Over the years of helping people with computers, a unifying principle I have observed is something I’ve dubbed “Spare Capacity”. People are most stressed and worried when they don’t have Spare Capacity. Let me give a few examples.
“Gwen” took the trip of a lifetime a few years ago with her husband. They had a great time and Gwen took a lot of pictures. She keeps the pictures on her laptop, as her camera card filled up and she had to clear it to take more pictures. This morning, Gwen pressed the power button on her laptop and some of the lights come on, but the operating system doesn’t start like it normally does. She realizes that the only place she has the pictures of that trip are on the laptop… that is now not starting correctly. Stress and worry.
“Paul” has been working on a side project that he hopes to turn into a full time business soon. He’s starting to get busy and he’s just signed a fairly big client. He does all of his work for this side project on his laptop with a fancy touchscreen (the most expensive laptop at the Big Box store), which is his only computer. He keeps copies of his files on two backup drives, so he’s not worried about his data. Yesterday, while rushing out the door to get to a meeting, Paul slipped on the ice. He’s physically fine, but later when he takes the laptop out of his bag the screen is crushed. After some calling around, he finds that it is prohibitively expensive to fix the screen, may take more than two weeks for the replacement part to arrive and he’s concerned that there might be something else wrong with the laptop, too. He was supposed to have some work done for that big client at the end of the week. Stress and worry.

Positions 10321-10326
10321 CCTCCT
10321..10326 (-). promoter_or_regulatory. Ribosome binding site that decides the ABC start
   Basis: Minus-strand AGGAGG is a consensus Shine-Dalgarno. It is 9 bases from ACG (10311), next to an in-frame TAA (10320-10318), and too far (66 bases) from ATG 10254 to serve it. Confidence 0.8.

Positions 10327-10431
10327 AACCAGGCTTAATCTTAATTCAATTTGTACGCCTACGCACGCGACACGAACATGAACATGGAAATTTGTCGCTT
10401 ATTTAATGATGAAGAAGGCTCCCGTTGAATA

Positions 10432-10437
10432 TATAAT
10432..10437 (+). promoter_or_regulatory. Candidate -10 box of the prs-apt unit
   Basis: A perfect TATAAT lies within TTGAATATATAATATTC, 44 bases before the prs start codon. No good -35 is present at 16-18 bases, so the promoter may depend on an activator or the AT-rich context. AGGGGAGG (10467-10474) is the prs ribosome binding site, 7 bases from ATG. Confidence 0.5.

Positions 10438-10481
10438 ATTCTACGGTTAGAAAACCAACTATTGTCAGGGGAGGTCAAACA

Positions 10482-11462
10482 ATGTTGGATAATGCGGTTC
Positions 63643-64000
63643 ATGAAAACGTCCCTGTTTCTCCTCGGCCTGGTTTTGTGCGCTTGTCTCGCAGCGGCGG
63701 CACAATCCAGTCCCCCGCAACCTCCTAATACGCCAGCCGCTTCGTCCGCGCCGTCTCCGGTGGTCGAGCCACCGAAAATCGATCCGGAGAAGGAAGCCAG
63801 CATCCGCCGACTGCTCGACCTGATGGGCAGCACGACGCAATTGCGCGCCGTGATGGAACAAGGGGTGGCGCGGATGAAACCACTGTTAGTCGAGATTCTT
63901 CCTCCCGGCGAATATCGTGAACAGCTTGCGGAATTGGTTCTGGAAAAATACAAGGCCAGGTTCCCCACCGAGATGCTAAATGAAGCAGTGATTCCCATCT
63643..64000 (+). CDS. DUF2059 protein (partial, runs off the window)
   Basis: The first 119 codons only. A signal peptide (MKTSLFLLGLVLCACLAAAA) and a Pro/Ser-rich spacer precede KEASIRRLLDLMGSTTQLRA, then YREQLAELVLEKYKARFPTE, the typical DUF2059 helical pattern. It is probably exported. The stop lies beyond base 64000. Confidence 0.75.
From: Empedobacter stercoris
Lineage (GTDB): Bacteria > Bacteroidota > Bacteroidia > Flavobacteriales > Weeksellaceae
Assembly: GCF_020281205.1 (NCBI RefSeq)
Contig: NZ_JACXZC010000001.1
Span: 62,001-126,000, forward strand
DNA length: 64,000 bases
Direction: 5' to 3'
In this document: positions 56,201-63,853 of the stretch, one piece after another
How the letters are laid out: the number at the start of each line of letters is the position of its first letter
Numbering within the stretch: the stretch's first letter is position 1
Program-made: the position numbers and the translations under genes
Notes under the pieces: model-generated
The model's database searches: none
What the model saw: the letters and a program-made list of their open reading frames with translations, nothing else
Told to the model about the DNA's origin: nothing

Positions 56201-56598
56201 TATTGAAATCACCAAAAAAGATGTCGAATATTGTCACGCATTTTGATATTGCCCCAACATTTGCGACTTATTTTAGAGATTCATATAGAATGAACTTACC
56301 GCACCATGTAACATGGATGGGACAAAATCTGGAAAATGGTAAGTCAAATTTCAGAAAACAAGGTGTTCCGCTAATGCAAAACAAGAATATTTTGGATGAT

In both of these stories, having some spare capacity would have made the situations much less stressful. If Gwen had kept her pictures in more than one place, as Paul does with his data, she wouldn’t be that concerned. If Paul had both a laptop and desktop computer with his work software and data on, instead of relying on only one expensive laptop, he wouldn’t be that concerned that it would take a while to fix the broken laptop because he could just continue working on a desktop computer.
This concept of Spare Capacity, and understanding how the lack of it causes stress and worry, can help you make decisions about your data and the devices you use.
There are some ways that I can help and some ways that I can’t. I am not able to remind you all the time to make sure your data is in more than one place (I did just now, though).
Most of my work is computer repair and sales of refurbished laptops and desktop computers that have been upgraded with Solid State Drives. SSDs are much faster and less likely to fail, so that helps, but doesn’t eliminate the lack of Spare Capacity problem. It’s up to you to plan ahead and take the actions that you think are best.
I’m happy to answer any questions you may have. Don’t hesitate to reply to this email or call and leave a message for me at 608-406-4044.
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